Theo and his merry band of helpers have been hard at work pushing out more updates to Sonoff-TASMOTA.  Along with some code refactoring at the end of January to change “boolean” types to “bool” and “byte” to “uint8_t”, some other interesting updates have just slipped out in the last couple of recent releases:-

  • Templates.  This is a great new feature which allows people to  add new device GPIO definitions via JSON templatesA repository for user-submitted templates has already been created.
  • Support for multiple ADS1115 devices on the i2c bus.  If you’ve been limited by the single AtoD pin on the ESP8266, you can now add up to four, four-channel ADS1115 devices (on unique addresses) to the i2c bus and have them automatically recognized.
  • Numeric operators “==”,  “!=” ,  “>=”  and  “<=”  added to rules (the previously existing  “=”  string comparator frequently produced unexpected results when used in a numeric context).
  • HASS discovery and status for sensors.

Martin Ger has just updated his esp_wifi_repeater package to handle MQTT QOS (in version 2.2.5).

Adding Alexa control.  Phil Bowles has released a tiny Wemo emulator library, “weenymo.  It’s about 60 lines of code and adds Alexa on/off functionality to your ESP8266 projects (and don’t forget to check out his “esparto” rapid development library while you’re visiting his GitHub repository).

Otto Winter has integrated the esphomeyaml and esphomelib projects under the umbrella name of “esphome.  If you haven’t come across either (any) of these before, the basic idea is that a user can write a short configuration file and have code automatically generated for an ESP8266 or ESP32.  With esphome, you can have an application up and running on your ESP in a few minutes without writing a single line of code yourself.

ENC28J60 Gateway (Was:- Not-So-Recent Changes)

While answering a question in another thread, I realized that I’d missed an exciting change which, from the number of hits related pages get, is sure to be of interest to readers of this blog.

Back in the March/April time frame, Martin Ger updated his ESP WiFi Repeater to support an SPI-connected ENC28J60 ethernet module.  The work was quite well hidden, way down the page in a very long README (which catalogues the tremendous amount of work that Martin has put into this project).  Martin credits Andrew Kroll “…for his great work on getting [this] right”, so kudos to both of them for a very useful addition.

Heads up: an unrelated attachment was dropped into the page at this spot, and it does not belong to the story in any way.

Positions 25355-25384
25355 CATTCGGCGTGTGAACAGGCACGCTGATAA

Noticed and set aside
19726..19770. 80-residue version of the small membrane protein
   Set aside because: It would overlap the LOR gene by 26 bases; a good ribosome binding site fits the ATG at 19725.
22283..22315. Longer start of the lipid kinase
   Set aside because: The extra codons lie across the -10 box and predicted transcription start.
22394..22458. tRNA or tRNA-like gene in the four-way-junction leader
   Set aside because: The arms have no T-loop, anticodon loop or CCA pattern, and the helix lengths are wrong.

ENC28J60 hardware

You’ll need to run your ESP at 160MHz and have a decent power-supply to have this mod work effectively, but as Martin points out, once you have the ENC28J60 hardware configured with his ESP WiFi Repeater package, you’ve got yourself a super-cheap, DIY access-point.

Recent Updates (20th Oct 2018)

esp-go  –  Pete Scargill’s re-badged “Hackitt & Bodgitt” code for a universal i2c Nano peripheral extender for the ESP8266.

Pete has mainly been updating the documentation for his code over the past couple of weeks.  In the latest release, the name has changed to “esp-go.doc” to reflect the re-branding.


badgy  –  SQFMI’s “Swiss Army” e-Ink badge,based on the ESP-12F.

SQFMI has updated the code to work with the latest version (3.0) of the GxEPD library.


mobile-rr  –  idolpx’s ESP8266 Mobile Rick-Roll Captive Portal.

idolpx has added some images to the documentation to help novice ESP8266 users get a better grasp of what they’re doing, as well as updating the code to add DNS overrides and improve the WiFi scan filtering.


Sonoff-Tasmota  –  Theo Arends’ all-purpose replacement for Sonoff firmware.

Theo has been steadily updating and improving the 6.2.1 version of his firmware with (in no particular order):-

  • A change to a non-blocking MQTT library as the default.
  • Add support for the DS3231 RTC.
  • Add TasmotaModbus library.
  • Add support for the HX711 load cell.
  • Add support for Pzem energy monitors.

…as well as various fixes.


IRremoteESP8266  –  A library to enable IR send and receive on the ESP8266.

Mark has updated the package to support Disney’s “Made With Magic” protocol.